3 Seemingly Harmless Habits That Actually Turn Your Teeth Yellow

Updated 05/05/19

Despite a steadfast commitment to dental hygiene, it's not uncommon to notice teeth discoloration, especially as you age. But as Prevention reports, a few seemingly innocuous lifestyle habits can actually contribute to a less-than-stellar smile. While drinking too much coffee and smoking are the obvious offenders, small things like overusing mouthwash, eating too many acidic fruits, and brushing your teeth too hard can yellow your smile over time.

All three of these habits actually weaken your tooth enamel, explains Harold Katz, DDS, founder of The California Breath Clinic. While the outer layer of your tooth enamel is a white to whitish-blue-gray color, the layer just beneath that, called dentin, is yellow. "What is disheartening is that many commercial mouthwashes are very acidic, and if used very frequently, they may destroy precious tooth enamel," Katz told the magazine.

Same goes for acidic foods and drinks like oranges, lemons, tomatoes, pineapples, vinegar, carbonated beverages, sports drinks, and some vinegar-based salad dressings. "That doesn't mean you need to cut all of these out of your life, but it's a good idea to sip some water after eating or drinking them," he advises.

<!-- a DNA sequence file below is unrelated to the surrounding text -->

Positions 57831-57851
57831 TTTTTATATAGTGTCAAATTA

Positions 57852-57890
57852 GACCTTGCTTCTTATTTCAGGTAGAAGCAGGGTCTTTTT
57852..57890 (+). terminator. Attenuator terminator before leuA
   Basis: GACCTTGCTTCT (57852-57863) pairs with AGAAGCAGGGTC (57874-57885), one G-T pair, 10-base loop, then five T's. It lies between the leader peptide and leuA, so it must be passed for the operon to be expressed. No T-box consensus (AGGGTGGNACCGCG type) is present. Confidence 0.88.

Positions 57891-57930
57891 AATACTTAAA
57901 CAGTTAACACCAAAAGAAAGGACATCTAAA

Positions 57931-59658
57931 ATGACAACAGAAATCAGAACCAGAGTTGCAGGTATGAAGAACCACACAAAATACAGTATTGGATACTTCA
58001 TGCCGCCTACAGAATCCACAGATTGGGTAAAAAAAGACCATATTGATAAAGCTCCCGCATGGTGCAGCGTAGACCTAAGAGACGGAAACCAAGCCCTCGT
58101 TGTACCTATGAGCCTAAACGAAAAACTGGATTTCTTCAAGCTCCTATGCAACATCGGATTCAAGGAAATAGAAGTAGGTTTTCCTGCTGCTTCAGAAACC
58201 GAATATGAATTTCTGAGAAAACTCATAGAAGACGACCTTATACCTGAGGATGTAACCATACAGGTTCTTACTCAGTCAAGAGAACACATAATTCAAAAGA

Finally, brushing your teeth too enthusiastically can also wear down your enamel, allowing your yellow dentin layer to shine through. Although your teeth may feel cleaner, brushing harder and faster doesn't necessarily mean a healthier mouth. "This can be especially true if your toothpaste contains abrasive agents, such as choices that aren't approved by the American Dental Association," explains Mazen Natour, DMD, a Manhattan-based prosthodontist.

Head over to Prevention for more, and read up on the best all-natural teeth whitener on Amazon next.

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